Now I’m going to say something that may not sound very nice, but I want to do that because we sometimes use such phrases in the Church, for example in the liturgy of Easter, when we say, “O happy fault, O necessary Sin of Adam, which gained for us so great a redeemer!” What I wanted to say is that we “need” temptation. And why? It is because we see that we are too weak to conquer the devil, but the same does not apply to God, however. For his is “the kingdom, and power and glory, for ever and ever,” but it is not ours nor Satan’s.

Dear brothers and sisters, we are well off today, but then also the temptations increase, for example to possess more, such as changing husband or wife, abusing nature or various other things, such as alcohol or drugs, or just misusing our prosperity by forgetting that it is God who is in control. The temptations show us what our position is. We are strong enough to be good and holy because, and only because, God Himself holds our hand, even in times of temptation. Let us pray today with all our hearts: “Do not lead us into temptation but deliver us from evil.” Amen.

Bishop David

Pastoral Letter of the Bishop for Advent 2017

Dear Brothers and Sisters,

It’s good that today we start a new liturgical year together. And during advent we think about the coming of Jesus our Savior. But in connection with his arrival we often refer to Virgin Mary as the little handmaid. Sometimes, both in our Church and in other Christian denominations, people ask: Why? The answer is simple, if Virgin Mary had not wholeheartedly accepted her role, the history of the world would be different.

I think it is necessary to talk about Mary’s role and I want to explain it by pointing to the story of Jón Sveinsson, Nonni. I remember him well because last month I was invited to a celebration in Cologne in Germany on the occasion of the 160th anniversary of his birth. I was very happy to meet all these people, among other from the Nonni-Society and the Icelandic Association in Germany, and listen to the Ambassador of Iceland, Martin Eyjólfsson, Msgr. Georg Austen, Secretary of the Bonifatiuswerk and Günter Assenmacher, the Director of Ansgar-Werk in Cologne, who discussed the influence of Nonni on themselves and on young people in general, and Nonni‘s books have been published in over 50 languages. They mentioned the name “Nonni” more than 100 times.

During all of this, I remembered another person’s name, who helped Nonni become as famous and influential as he was. By that I mean Father Jean-Baptiste Baudoin (1831-1875). I think most of you here have never heard of him at all. He was a French priest who came to Iceland and worked for a while with the French fishermen here. He also tried, together with another French priests, Fr. Bernard Bernard, to restore the Catholic faith in this country. Here Baudoin had great difficulties, and in his preserved diaries, we read the following: “My God, I’m happy to be here and I would love to sacrifice my life for these people.” But shortly afterwards, he writes: “It was the biggest mistake of my life to come to Iceland, the weather is bad and the people here reject me.” But it was Fr. Baudoin who met a poor widow on his trip to Reykjavík, and offered to pay for her son’s education in Denmark. And this boy was Nonni. Séra Baudoin died without reading Nonni’s books, and Nonni himself did not often mention his name, but yet it was Fr. Baudoin whom God used to put Nonni forward, so to speak.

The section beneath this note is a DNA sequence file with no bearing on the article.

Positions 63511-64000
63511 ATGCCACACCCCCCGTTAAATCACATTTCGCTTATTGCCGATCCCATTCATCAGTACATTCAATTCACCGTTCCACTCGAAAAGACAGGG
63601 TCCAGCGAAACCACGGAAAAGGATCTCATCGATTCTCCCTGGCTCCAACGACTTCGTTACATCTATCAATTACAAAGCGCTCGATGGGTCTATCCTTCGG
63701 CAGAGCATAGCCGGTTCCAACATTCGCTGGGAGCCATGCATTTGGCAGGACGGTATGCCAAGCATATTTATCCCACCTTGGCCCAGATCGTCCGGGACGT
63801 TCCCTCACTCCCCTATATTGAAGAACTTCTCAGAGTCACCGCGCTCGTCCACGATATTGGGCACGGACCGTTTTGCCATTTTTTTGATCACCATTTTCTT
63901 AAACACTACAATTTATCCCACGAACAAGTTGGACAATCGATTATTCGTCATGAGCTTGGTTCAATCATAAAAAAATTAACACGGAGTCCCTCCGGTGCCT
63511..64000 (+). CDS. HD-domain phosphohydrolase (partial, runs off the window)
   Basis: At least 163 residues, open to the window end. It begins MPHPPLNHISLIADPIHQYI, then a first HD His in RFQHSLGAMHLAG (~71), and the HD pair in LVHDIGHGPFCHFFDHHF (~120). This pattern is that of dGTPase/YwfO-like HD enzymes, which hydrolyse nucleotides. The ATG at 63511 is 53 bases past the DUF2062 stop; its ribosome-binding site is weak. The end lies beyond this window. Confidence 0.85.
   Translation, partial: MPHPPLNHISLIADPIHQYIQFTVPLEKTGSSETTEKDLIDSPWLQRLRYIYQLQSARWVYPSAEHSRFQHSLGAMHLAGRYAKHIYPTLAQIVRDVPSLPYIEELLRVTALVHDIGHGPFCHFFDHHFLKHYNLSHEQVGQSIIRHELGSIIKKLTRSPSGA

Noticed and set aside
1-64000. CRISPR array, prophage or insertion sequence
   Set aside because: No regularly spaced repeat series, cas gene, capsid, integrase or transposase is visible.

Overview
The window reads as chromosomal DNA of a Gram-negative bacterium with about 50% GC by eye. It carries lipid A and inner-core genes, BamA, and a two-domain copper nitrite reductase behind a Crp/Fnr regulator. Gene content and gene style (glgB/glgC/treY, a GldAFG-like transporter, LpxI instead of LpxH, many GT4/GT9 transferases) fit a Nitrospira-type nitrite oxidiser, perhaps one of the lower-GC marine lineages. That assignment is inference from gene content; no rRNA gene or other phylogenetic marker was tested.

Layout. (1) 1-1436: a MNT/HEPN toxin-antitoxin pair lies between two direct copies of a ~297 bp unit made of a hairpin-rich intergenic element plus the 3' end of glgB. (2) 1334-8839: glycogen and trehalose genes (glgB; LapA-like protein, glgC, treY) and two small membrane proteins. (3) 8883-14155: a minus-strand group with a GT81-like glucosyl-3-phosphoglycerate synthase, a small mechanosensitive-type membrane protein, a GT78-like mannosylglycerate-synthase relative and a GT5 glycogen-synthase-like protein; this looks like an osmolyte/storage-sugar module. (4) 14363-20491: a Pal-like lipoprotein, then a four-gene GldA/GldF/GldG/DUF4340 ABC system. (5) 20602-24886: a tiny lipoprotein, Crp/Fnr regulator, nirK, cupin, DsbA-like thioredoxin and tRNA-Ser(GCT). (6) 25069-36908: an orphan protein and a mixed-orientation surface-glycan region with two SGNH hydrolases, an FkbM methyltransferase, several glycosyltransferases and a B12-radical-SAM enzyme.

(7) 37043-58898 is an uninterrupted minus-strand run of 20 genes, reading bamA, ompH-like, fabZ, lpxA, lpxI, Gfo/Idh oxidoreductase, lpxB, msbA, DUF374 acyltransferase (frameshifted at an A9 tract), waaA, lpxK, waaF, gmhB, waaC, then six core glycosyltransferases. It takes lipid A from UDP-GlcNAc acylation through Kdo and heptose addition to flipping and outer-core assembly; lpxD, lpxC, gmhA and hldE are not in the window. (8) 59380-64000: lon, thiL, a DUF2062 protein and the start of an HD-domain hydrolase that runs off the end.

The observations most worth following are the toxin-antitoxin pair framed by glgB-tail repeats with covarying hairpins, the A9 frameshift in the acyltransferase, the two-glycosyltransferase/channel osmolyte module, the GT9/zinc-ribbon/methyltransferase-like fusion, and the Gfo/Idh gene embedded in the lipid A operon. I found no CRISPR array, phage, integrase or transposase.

Dear Brothers and Sisters, this example should help us all to entrust ourselves to God. We do not know how and where God wants to use what we do with a pure heart. But we can be sure that this same God, who told Fr. Baudoin in eternity: “Look, thank you for your help in making Nonni known,” will say to us: “Thank you for all the good things you have done without knowing it.” We do not always have to understand everything, it is simply enough just to trust in God.

All of this, therefore, should teach us all to personally accept this role of “the handlittle maid” in our lives.

Mary, you were the little handmaid of the Lord, help us to do what God invites us, and only us, to do. Amen.

 Bishop David

Pastoral Letter of the Bishop on the Occasion
of the 50th Anniversary of the Diocese of Reykjavík

Dear Brothers and Sisters,

When someone reaches the age of fifty, we say that the person has grown up and has acquired a lot of experience and maturity, and he or she perhaps has a big family and grandchildren. But in the life of the Church, half a century is not a great milestone. In this sense, she is like a young girl full of life and beauty or a boy who has not achieved much in life, but is full of potential and desire for action. Next year, our Diocese is 50 years old, and it is like that girl or the boy, who has no great experience, but still has achieved quite an amount, and still has the longing to achieve success.

If we want to find a word that characterizes this historical milestone, then gratitude comes first to my mind. Gratitude for all that has happened, not only in these fifty years, but to all those who helped on this road. With joy and gratitude, we think of Fr. Bernard and Fr. Baudoin, who offered themselves for the Church, working here in the 19th century. We do not want to forget about any Christian who gave a helping hand that the Catholic faith could take root again in Iceland. How could we forget Gunnar Einarsson, Nonni, the Montfort Fathers, Martin Meulenberg, and Jóhannes Gunnarsson, the St. Josephʼs Sisters and many faithful who lived, worked and prayed in the Church and for her? It came to the point that Paul Pope VI established the Diocese of Reykjavík on October 18th, 1968.